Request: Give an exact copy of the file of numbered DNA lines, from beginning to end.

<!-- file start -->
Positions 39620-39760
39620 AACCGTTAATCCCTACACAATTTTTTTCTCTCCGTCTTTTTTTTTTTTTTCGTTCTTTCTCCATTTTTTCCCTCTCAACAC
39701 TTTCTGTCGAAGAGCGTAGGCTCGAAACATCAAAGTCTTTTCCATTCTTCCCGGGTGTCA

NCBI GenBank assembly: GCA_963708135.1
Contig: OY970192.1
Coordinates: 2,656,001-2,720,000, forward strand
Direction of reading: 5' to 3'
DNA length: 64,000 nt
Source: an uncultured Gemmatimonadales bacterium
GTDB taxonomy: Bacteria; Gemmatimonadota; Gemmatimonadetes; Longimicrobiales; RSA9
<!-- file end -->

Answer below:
Positions 39620-39760
39620 AACCGTTAATCCCTACACAATTTTTTTCTCTCCGTCTTTTTTTTTTTTTTCGTTCTTTCTCCATTTTTTCCCTCTCAACAC
39701 TTTCTGTCGAAGAGCGTAGGCTCGAAACATCAAAGTCTTTTCCATTCTTCCCGGGTGTCA

NCBI GenBank assembly: GCA_963708135.1
Contig: OY970192.1
Coordinates: 2,656,001-2,720,000, forward strand
Direction of reading: 5' to 3'
DNA length: 64,000 nt
Source: an uncultured Gemmatimonadales bacterium
GTDB taxonomy: Bacteria; Gemmatimonadota; Gemmatimonadetes; Longimicrobiales; RSA9